Against China’s MES Den Rest des Beitrags lesen »

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China, The New Indispensable Nation?

Posted by hkarner - 21. November 2014

Date: 20-11-2014
Source: The Washington Post

China is adapting to its role as an indispensable nation, argues Steven Mufson in an opinion essay for the Washington Post. The world’s second largest economy, also the largest emitter of greenhouse gases, is indispensable on a number of fronts, particularly climate change: “while America still possesses unparalleled military superiority and bears a unique burden in intervening in foreign conflicts or humanitarian crises, China has grown into an indispensable nation on issues such as climate change, trade, and peace and stability in the Asian Pacific.” China expects the United States to do more to increase China’s voting share at international organizations like the International Monetary Fund, Mufson notes, as China’s IMF voting share is smaller than France’s even though its economy is more than three times larger. Otherwise, the world can expect China to organize its own global instituions. Both the United States and China are nervous about the other’s role in setting rules, military priorities and agendas for domestic reform. Both countries confront divided interests at home, always a factor that can deter grand strategies on foreign policy and global reach. – YaleGlobal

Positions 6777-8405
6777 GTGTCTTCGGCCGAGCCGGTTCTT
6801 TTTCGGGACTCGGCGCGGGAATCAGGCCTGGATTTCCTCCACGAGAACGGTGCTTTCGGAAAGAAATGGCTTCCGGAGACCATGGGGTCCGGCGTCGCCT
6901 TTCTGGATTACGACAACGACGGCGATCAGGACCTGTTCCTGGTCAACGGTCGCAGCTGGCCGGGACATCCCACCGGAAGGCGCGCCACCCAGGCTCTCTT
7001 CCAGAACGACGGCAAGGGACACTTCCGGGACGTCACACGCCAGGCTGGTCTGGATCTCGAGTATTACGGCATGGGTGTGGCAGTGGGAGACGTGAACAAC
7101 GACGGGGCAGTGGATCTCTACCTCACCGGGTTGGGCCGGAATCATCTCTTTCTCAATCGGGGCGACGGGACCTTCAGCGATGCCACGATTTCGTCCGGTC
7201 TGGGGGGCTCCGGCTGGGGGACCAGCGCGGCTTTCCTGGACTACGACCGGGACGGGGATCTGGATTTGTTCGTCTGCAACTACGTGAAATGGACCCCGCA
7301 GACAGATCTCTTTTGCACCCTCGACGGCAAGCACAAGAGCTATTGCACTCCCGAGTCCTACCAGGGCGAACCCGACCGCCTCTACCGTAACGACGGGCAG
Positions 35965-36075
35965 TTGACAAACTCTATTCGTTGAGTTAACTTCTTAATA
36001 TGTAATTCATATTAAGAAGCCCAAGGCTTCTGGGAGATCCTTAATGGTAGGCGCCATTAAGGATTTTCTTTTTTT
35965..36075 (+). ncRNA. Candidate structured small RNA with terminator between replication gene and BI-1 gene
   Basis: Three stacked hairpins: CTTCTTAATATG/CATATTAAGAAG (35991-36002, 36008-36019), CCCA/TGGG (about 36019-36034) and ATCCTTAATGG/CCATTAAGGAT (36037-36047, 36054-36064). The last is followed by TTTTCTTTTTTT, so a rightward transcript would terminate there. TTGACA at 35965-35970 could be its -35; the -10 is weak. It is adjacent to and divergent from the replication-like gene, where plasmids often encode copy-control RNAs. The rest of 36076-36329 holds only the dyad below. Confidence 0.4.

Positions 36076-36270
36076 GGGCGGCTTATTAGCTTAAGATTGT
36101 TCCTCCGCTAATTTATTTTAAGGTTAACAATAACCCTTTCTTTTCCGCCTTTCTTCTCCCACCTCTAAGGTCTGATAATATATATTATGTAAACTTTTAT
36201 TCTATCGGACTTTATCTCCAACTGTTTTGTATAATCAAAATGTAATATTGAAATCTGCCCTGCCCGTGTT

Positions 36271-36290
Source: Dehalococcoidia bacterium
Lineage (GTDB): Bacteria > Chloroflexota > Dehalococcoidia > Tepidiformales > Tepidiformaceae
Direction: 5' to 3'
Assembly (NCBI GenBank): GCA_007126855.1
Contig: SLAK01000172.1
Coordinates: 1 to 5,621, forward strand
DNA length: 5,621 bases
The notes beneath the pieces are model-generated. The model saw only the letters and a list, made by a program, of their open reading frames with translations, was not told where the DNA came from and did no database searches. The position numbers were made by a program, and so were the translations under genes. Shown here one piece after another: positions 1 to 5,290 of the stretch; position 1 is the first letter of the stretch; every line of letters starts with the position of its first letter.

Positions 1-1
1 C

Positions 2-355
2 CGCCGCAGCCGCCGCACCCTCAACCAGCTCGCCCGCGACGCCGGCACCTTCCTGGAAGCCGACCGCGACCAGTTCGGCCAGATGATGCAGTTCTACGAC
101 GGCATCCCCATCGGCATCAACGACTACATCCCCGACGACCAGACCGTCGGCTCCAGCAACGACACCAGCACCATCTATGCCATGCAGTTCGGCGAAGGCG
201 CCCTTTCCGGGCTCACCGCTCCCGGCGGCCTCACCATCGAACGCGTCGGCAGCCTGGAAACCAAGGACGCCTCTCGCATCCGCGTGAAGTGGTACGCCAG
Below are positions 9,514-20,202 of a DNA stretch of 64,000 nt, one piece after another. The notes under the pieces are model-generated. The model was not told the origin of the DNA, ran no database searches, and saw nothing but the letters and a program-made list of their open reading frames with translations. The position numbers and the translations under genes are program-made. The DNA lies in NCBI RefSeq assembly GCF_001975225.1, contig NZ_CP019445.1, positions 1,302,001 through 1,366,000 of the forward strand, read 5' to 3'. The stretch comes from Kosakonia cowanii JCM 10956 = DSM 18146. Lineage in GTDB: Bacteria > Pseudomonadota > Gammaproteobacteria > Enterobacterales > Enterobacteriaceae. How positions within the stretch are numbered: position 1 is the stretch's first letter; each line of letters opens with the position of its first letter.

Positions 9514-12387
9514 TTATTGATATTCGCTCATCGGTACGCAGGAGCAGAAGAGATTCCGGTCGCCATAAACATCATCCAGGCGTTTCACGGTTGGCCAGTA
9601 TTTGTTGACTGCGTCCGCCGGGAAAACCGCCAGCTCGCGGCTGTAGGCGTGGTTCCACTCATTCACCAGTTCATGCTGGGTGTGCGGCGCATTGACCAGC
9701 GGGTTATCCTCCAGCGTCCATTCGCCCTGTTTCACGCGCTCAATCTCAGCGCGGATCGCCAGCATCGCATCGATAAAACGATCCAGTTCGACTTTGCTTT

The world has two indispensable nations for resolving global challenges, China and US, and each are nervous about the other

Maybe there are two indispensable nations. Den Rest des Beitrags lesen »

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Europe needs new dream to revive fortunes: Lamy

Posted by hkarner - 25. November 2013

Date: 25-11-2013
Source: Reuters

Lamy CCWorld Trade Organization (WTO) Director-General Pascal Lamy

If European policy elites could choose the next head of the EU’s executive, Pascal Lamy, the Frenchman who stepped down as head of the World Trade Organisation in July, would be near the top of most people’s list.

Lamy, 66, was chief-of-staff to Jacques Delors, the Commission president who pulled Europe out of the doldrums in the 1980s by tearing down internal barriers to create a single market and paving the way for the euro single currency.

Now he says the European Union needs a new dream to revive its sagging fortunes, based on modernizing its „social market“ model of tempering economic forces with social protection to keep it sustainable.

That’s why he probably won’t get the job. Den Rest des Beitrags lesen »